I’ve spent a lot of time reflecting these last few weeks. I don’t know why — I haven’t hit any special milestones such as a birthday or diagnosis anniversary. But I’ve been thinking about the adversity I’ve faced since my diagnosis with idiopathic pulmonary fibrosis (IPF) as a young adult.
Sometimes the grief caused by the losses from this disease overwhelms me. However, I have moments when I appreciate that I can still accomplish a lot while living with IPF. I have to take a different approach and make accommodations, but I can create and follow through with plans that are important to me. I resolve to remind myself of this during the emotional turmoil that’s inevitable while navigating life with a fatal lung disease.
I recognize how different my life is now compared with the years before my diagnosis. I’m aware of my physical and mental limitations. However, my friends sometimes need a gentle reminder. Unless I’m wearing supplemental oxygen, they can forget that I have a chronic illness and expect me to be able to do as much as I previously could. When they realize that I can’t keep up, they work hard to alter their plans around my needs and include me in social events. Unfortunately, the reality for me is that my health often dictates my plans.
This concept can be difficult for others to understand, especially those who don’t have a chronic illness. They might question how a disease can dictate social plans, especially on my “good days.” I’ve been thinking about how to explain this to my close friends.
Following are some recent examples of how IPF can dictate my social plans:
- Reducing exposure to germs: Many patients living with IPF take immunosuppressant medications. One of these is CellCept (mycophenolate mofetil). Those who are post-transplant may be on tacrolimus as well as other immunosuppressants. Because IPF is a lung disease, I must avoid exposure to any respiratory illness. My friend is getting married in September, and I’m looking forward to her bachelorette party. I can participate in the daytime portion of the event, but the night component includes going to a club. Though this is a normal activity for young adults, I’ll have to skip this outing. My medical team would be furious if they knew that I had exposed myself to all the germs in a crowded public space.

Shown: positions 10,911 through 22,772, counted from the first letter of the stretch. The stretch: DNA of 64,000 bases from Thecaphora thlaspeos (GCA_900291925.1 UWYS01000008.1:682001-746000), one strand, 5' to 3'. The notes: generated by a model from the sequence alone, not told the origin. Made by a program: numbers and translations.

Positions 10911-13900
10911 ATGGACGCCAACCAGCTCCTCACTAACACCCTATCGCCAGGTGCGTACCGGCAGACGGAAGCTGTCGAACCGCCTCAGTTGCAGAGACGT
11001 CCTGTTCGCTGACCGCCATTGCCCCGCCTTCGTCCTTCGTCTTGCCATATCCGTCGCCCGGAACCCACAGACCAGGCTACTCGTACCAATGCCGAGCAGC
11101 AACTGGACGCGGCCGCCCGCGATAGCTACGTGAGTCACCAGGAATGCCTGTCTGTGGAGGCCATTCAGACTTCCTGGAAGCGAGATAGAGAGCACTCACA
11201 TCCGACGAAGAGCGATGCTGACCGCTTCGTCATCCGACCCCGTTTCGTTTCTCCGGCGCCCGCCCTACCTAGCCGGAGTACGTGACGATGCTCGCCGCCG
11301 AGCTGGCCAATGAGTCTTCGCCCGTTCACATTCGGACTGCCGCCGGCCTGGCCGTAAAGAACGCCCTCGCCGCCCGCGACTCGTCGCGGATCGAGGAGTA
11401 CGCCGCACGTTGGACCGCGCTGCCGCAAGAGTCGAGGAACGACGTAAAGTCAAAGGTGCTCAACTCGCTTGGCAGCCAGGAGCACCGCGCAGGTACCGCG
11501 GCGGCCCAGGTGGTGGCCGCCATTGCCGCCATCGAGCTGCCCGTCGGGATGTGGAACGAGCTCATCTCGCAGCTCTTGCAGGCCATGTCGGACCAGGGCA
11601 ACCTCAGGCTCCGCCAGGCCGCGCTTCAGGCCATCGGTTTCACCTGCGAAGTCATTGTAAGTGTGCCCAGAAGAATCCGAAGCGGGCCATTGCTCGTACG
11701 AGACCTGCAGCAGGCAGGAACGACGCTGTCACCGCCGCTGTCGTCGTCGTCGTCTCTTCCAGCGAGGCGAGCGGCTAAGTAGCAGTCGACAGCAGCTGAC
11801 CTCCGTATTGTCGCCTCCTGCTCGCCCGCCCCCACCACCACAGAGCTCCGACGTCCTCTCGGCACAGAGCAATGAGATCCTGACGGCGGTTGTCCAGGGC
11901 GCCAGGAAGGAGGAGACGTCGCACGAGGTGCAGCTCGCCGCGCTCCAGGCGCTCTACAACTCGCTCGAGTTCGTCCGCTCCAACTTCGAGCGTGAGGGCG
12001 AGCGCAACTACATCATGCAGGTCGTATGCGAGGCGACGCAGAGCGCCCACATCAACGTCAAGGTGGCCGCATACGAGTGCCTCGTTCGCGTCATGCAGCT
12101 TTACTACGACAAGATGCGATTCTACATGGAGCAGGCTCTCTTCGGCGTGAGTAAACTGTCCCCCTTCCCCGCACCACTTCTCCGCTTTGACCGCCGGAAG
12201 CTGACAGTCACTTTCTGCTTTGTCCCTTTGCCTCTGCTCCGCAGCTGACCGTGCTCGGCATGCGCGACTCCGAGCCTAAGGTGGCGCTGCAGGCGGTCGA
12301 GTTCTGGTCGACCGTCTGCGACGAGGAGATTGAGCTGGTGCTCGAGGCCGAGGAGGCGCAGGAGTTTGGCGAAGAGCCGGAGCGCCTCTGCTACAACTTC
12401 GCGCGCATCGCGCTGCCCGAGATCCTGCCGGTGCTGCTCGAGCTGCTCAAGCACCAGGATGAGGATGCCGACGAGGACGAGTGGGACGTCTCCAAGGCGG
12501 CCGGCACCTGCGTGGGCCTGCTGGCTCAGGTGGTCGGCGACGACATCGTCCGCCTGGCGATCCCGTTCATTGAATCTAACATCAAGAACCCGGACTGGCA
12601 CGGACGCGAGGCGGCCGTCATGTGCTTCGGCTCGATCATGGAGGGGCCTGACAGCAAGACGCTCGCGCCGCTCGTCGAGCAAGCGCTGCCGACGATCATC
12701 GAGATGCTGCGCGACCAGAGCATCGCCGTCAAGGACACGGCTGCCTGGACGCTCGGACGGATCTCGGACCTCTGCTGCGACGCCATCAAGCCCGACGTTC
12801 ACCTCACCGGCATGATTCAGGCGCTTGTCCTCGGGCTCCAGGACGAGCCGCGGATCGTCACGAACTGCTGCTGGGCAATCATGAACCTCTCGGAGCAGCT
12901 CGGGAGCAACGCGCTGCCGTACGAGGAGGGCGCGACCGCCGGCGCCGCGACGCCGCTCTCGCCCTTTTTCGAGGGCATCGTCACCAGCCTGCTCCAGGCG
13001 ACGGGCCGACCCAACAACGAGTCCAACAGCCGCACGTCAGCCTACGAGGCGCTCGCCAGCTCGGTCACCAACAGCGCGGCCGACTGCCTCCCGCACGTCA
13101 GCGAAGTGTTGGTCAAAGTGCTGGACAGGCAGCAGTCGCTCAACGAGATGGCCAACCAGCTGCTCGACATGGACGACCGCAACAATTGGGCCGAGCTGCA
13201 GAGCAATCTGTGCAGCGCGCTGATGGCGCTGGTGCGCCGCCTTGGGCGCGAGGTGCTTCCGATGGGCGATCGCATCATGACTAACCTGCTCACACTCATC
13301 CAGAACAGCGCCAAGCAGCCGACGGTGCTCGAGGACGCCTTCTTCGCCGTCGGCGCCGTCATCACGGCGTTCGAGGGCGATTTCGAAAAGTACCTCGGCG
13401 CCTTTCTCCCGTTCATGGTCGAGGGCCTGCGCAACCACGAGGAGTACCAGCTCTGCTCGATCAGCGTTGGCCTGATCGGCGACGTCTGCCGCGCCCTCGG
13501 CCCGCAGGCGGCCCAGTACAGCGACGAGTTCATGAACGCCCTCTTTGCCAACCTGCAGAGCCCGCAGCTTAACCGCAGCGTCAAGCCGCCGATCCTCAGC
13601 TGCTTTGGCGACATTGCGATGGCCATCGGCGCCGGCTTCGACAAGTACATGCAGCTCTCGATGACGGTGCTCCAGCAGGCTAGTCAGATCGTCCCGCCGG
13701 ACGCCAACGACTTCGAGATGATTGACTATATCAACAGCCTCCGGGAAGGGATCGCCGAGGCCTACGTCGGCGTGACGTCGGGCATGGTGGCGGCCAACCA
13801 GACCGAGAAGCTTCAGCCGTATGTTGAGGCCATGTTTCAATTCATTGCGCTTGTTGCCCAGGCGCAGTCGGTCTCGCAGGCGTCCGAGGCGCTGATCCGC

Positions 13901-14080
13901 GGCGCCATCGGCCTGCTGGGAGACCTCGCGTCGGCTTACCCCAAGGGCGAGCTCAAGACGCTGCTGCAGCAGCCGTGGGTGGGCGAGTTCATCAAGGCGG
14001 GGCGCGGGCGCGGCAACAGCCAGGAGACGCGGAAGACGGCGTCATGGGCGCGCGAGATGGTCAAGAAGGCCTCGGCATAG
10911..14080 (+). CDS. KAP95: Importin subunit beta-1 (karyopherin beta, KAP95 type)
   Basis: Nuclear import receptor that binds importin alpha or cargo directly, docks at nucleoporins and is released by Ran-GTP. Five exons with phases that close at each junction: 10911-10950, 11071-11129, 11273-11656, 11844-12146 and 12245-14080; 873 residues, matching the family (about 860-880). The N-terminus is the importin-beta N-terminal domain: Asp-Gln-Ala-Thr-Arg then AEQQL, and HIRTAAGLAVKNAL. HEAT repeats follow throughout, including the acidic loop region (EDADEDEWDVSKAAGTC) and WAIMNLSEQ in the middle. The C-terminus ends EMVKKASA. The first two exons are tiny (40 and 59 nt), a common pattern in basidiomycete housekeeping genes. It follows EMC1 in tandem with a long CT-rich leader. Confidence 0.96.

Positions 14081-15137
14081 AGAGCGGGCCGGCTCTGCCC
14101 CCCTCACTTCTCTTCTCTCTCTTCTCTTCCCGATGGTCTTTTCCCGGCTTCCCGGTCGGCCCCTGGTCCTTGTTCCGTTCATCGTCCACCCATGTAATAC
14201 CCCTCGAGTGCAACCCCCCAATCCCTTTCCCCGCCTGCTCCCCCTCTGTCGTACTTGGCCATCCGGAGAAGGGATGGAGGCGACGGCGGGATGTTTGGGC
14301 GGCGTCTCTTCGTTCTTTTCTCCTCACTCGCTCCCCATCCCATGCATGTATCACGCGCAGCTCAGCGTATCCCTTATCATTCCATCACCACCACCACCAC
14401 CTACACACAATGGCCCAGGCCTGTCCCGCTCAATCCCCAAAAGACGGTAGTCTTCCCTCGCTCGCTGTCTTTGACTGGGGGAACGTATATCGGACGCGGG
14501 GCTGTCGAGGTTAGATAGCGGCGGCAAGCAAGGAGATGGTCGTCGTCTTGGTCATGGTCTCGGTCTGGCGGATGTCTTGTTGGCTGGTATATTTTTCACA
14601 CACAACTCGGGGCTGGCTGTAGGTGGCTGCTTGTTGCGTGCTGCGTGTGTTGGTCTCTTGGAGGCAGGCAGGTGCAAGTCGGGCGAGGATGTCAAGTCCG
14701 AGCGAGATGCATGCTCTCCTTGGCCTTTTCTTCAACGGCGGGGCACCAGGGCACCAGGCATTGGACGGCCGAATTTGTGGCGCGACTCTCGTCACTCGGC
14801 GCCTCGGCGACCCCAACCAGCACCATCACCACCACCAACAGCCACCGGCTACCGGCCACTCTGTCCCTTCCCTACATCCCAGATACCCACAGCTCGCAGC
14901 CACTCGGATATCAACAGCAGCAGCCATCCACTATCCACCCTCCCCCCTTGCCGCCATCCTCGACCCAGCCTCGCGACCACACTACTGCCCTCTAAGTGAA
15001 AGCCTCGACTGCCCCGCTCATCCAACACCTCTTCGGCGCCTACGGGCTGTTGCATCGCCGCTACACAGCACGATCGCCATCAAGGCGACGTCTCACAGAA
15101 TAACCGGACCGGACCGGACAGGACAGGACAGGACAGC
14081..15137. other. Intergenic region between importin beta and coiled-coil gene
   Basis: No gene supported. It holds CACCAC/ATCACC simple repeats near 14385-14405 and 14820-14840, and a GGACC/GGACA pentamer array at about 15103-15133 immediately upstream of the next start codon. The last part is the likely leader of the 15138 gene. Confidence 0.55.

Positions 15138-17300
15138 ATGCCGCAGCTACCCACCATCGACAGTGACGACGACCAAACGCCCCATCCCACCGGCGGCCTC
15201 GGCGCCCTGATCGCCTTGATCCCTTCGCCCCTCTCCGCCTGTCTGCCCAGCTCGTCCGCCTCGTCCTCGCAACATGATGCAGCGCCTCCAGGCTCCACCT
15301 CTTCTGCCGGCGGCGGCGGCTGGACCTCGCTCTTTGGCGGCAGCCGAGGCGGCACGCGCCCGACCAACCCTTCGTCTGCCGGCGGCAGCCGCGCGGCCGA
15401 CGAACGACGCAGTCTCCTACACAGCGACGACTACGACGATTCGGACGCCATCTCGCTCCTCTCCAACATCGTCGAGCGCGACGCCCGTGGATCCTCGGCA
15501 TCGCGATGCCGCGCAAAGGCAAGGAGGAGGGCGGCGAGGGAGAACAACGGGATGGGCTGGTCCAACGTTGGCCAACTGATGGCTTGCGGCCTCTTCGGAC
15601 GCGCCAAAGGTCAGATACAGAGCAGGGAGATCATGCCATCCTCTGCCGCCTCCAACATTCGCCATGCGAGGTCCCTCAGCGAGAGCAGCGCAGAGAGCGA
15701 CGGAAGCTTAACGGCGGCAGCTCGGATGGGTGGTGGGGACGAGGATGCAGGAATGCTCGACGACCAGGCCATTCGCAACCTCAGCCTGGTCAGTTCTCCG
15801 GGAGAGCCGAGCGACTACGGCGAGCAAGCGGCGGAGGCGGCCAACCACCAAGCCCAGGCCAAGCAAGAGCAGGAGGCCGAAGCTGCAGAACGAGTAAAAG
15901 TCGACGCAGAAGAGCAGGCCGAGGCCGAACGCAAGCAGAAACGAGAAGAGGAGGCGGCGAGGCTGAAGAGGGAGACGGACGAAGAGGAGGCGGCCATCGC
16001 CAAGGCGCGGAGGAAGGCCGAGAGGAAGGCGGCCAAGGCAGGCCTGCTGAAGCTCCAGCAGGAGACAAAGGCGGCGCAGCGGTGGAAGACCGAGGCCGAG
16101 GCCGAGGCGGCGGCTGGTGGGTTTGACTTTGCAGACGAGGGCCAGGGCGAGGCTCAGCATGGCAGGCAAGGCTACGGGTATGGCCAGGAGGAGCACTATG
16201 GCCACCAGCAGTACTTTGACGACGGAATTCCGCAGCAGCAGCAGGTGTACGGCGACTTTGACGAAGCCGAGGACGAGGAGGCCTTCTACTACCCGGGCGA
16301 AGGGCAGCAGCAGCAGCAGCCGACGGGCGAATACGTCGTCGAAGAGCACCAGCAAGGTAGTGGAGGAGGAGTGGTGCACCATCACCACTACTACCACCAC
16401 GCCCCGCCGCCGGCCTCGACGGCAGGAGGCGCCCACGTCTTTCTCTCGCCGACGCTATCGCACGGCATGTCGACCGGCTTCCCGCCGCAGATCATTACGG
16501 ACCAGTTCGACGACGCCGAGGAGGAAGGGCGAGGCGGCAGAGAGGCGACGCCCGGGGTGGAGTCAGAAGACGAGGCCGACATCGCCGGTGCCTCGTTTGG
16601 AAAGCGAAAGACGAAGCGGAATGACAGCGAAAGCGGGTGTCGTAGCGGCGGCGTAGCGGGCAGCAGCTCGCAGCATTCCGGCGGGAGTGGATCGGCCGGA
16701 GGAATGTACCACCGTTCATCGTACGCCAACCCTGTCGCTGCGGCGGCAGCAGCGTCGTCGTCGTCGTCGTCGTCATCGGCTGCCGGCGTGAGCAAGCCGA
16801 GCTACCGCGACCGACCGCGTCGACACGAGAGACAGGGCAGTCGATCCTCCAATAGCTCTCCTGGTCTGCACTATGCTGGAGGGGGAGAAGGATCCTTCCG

- Adjusting to heat and humidity: Dealing with extreme temperatures — whether it’s hot or cold weather conditions — is difficult for people with IPF. In the summer months, I love spending time at our lake house. This summer I’ve noticed that I am more severely affected by the heat than in previous years. I’ve made some adjustments, which include bringing supplemental oxygen with me and limiting my time at the beach when humidity is high. I recently wrote about the topic of overheating — a new symptom — on the Pulmonary Fibrosis News Forums.
- Elevation and air quality: I struggle to breathe even in ideal conditions, so I need to modify my itinerary when traveling to areas with poor air quality or high elevation. One example is my upcoming trip to Hawaii. I’m disappointed that I won’t be able to visit some of the main attractions, including the Road to Hana on the island of Maui.
- Fatigue: Those living with a chronic lung disease experience intense fatigue. It feels like my body is running a continuous marathon, and by the end of a workday, I am exhausted. I often miss out on after-work activities such as going out for dinner with my colleagues, which is part of our company’s wellness initiative.
How does your IPF/PF dictate your social or daily plans?
Note: Pulmonary Fibrosis News is strictly a news and information website about the disease. It does not provide medical advice, diagnosis, or treatment. This content is not intended to be a substitute for professional medical advice, diagnosis, or treatment. Always seek the advice of your physician or other qualified health provider with any questions you may have regarding a medical condition. Never disregard professional medical advice or delay in seeking it because of something you have read on this website. The opinions expressed in this column are not those of Pulmonary Fibrosis News or its parent company, BioNews Services, and are intended to spark discussion about issues pertaining to pulmonary fibrosis.
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